Notes

Christopher Klein, Discovering the Boston Harbor Islands: a guide to the city’s hidden shores (Boston, Mass.: Union Park Press, 2008), 99–100; John Hammond Moore, “Italian POWs in America: war is not always hell,” Prologue: The Journal of the National Archives 8: 3 [Fall 1976]: 144–45; “Former Italian War Prisoners at Work Here,” Daily Boston Globe (1928-1960); 15 May 1944; ProQuest Historical Newspapers: Boston Globe (1872-1982), p. 1; Matilda Silvia, Once Upon An Island (Cohasset, Mass.: Hot House Press, 2003), x, 149, 151–53; “War Prisoners Work on Docks Due to Labor Pinch, Army Says,” Daily Boston Globe (1928-1960); 2 August 1944; ProQuest Historical Newspapers: Boston Globe (1872-1982), p. 7.

About Katherine Lonergan

Kate received her B.A. from Wellesley College. Her work experience has been as a researcher at local history archive at Natick’s Morse Institute Library. Her interests include Boston research, women’s history, and westward migration.

8 thoughts on “The prisoners of Peddocks Island

  1. To comment on your disclosure, ” one thousand Italians captured in North Africa were detained following Mussolini’s surrender to the Allied forces in 1943.” I found it complicated as a young child at that time when no one seemed to be bothered by my Italian uncle – by- marriage and his financial support and as well as other American Italian families for Mussolini yet Japan- American families were being rounded up and sent to camps….. strange ?

    1. I think one reason for the disparity is that many if not most of the Japanese-Americans lived on the West Coast, especially in California, where their land was getting more and more valuable. Giving the Japanese-Americans approximately 48 hours (true for several families that I knew in the San Francisco Bay Area) to get rid of all they owned and report to the train stations enabled a lot of non-Japanese Americans to pick up land for very little money. Called a Land-Grab. I’m ashamed to say that a relative of mine, when I told her that my husband and I had bought a home on the Palos Verdes Peninsula (east of Los Angeles in 1966, told me that friends of theirs had made a lot of money buying up land that the Japanese-Americans were forced to sell in a hurry.

      Some decent people held the land for these Japanese-Americans, giving it back to them after the war.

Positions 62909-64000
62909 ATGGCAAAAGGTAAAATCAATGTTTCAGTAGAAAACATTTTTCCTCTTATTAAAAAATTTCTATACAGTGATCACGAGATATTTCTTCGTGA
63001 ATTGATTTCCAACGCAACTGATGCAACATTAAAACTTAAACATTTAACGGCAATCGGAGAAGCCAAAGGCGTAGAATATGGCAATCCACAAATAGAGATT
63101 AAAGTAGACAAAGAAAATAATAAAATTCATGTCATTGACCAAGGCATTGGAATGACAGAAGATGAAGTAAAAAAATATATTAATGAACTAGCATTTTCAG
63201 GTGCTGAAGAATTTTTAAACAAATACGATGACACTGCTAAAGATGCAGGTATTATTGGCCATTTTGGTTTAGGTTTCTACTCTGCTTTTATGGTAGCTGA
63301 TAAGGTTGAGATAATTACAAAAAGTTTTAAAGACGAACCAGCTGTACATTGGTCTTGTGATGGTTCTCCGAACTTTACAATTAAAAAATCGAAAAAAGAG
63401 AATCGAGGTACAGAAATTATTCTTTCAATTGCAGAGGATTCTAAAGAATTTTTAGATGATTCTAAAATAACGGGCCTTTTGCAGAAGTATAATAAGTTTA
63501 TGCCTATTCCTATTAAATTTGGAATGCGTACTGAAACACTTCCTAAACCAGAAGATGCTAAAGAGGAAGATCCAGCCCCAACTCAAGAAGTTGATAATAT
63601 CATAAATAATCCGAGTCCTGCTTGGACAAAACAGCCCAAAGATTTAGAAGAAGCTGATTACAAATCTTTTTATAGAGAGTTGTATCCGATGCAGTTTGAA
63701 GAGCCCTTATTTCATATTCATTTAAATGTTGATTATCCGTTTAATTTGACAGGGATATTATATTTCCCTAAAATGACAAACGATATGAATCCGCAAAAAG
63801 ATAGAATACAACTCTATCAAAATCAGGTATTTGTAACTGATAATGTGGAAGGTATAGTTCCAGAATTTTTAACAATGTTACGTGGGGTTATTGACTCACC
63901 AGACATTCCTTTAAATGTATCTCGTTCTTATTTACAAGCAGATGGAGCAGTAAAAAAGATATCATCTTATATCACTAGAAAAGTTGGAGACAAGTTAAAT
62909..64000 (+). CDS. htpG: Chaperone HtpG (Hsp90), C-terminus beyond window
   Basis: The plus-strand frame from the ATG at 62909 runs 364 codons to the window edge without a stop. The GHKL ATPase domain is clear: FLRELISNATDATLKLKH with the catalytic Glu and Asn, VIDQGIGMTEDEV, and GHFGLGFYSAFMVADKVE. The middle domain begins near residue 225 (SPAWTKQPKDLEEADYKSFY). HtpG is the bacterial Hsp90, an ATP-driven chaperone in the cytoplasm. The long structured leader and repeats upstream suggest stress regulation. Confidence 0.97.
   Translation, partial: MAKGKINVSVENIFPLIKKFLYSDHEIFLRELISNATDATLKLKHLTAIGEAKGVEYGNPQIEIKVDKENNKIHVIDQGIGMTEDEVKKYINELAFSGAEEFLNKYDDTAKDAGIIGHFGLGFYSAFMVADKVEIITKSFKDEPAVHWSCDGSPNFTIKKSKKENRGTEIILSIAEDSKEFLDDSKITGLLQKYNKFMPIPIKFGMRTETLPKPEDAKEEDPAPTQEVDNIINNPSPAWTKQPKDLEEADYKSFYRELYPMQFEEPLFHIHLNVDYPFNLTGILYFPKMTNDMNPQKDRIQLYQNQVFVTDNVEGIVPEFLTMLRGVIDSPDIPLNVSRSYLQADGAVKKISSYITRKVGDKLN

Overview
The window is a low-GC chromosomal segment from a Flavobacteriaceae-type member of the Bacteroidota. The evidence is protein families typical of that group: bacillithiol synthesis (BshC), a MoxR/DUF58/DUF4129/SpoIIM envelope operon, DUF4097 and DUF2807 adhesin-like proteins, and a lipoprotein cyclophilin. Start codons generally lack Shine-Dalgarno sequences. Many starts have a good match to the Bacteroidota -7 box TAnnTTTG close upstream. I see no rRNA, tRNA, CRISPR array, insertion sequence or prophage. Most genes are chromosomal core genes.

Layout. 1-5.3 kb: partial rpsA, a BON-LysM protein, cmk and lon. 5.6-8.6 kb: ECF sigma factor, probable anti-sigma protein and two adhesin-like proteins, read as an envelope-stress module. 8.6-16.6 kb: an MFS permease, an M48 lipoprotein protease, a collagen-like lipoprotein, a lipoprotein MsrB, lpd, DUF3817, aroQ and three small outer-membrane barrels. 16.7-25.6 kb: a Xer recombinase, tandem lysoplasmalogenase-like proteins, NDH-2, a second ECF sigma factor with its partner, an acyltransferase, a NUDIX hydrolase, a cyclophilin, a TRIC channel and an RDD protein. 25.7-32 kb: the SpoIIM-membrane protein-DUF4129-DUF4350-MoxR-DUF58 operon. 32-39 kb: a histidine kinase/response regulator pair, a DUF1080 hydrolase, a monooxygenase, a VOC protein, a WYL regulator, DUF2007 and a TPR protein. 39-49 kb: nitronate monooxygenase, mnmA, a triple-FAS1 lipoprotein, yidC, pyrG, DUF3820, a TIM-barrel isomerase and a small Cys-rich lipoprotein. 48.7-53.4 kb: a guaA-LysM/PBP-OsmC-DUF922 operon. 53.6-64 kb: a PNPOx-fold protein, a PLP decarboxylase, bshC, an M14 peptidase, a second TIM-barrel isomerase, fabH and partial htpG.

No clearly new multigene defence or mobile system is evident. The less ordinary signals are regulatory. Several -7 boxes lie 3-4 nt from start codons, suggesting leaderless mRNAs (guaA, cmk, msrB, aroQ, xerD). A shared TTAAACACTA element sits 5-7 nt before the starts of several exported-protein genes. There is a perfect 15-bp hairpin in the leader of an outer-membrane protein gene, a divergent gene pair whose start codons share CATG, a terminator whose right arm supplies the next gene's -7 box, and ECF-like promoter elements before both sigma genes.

1. Yes…..land ….and as well the racism that is epidemic (still) in the United States whereby your value as a person is determined by the color of your skin, while the “yellow” and “orange” have had an easier time of this, than the “brown” and “black” …with the “red” isolated in reservations — being perceived as “white” is always a positive with associated powers. The most consistent one is / has been the taking of land!

    2. Uncle Tony migrating from New York City with his family was a barber and dealt with such assorted trades in Norfolk, VA during WW II. While this area was under heavy military guard, I suppose that he just kept a low profile via his support for Mussolini at that time. But again politics / nationality did play a role in this selective decision for internment !

  2. As someone who wrote a dissertation on the ISUs in Boston, it’s great to see their story publicized further! Regarding the theme of the first few comments, while there was a lot of suspicion and some harassment of/prejudice towards those of Italian heritage in the U.S. during the war, Italian Americans certainly did not experience the level of prejudice experienced by Japanese Americans. This difference was definitely due in part to racial bias, but also logistics and politics. Initially, non-naturalized Italian Americans were targeted similarly to Japanese Americans (citizens, naturalized, and non-naturalized alike) along the West Coast, and many had to leave their homes near the coast. Elsewhere in the U.S., non-naturalized Italian Americans were prevented from coastal fishing for fear of sabotage/espionage – this caused a lot of problems for the large fleet of Italian immigrant fishermen in Boston for much of 1942. However, due to the fact that the Italian American population nationally was much larger than the Japanese American one, and also more politically connected, the Army and government soon decided that detaining non-naturalized Italian Americans long term (excepting a few hundred who were deemed strongly and vocally Fascist) was neither feasible nor politically smart.

    1. To reiterate, again, Uncle Tony migrating from New York City with his family was a barber and dealt with such assorted trades in Norfolk, VA during WW II. While this area was under heavy military guard, I suppose that he just kept a low profile via his support for Mussolini at that time. But again politics / nationality did play a role in this selective decision for internment !

  3. My late father was an interpretor for Italian prisoners and talked of bringing them home for dinner or leaving them Italian American clubs, he said they loved america

  4. James,
    Do you know which camp your father worked at? I interviewed some families of the Italian prisoners, and some who met them socially in or outside the camps, but never any of the U.S. soldiers or civilians who worked with them. I would be fascinated to learn more about your father’s experience.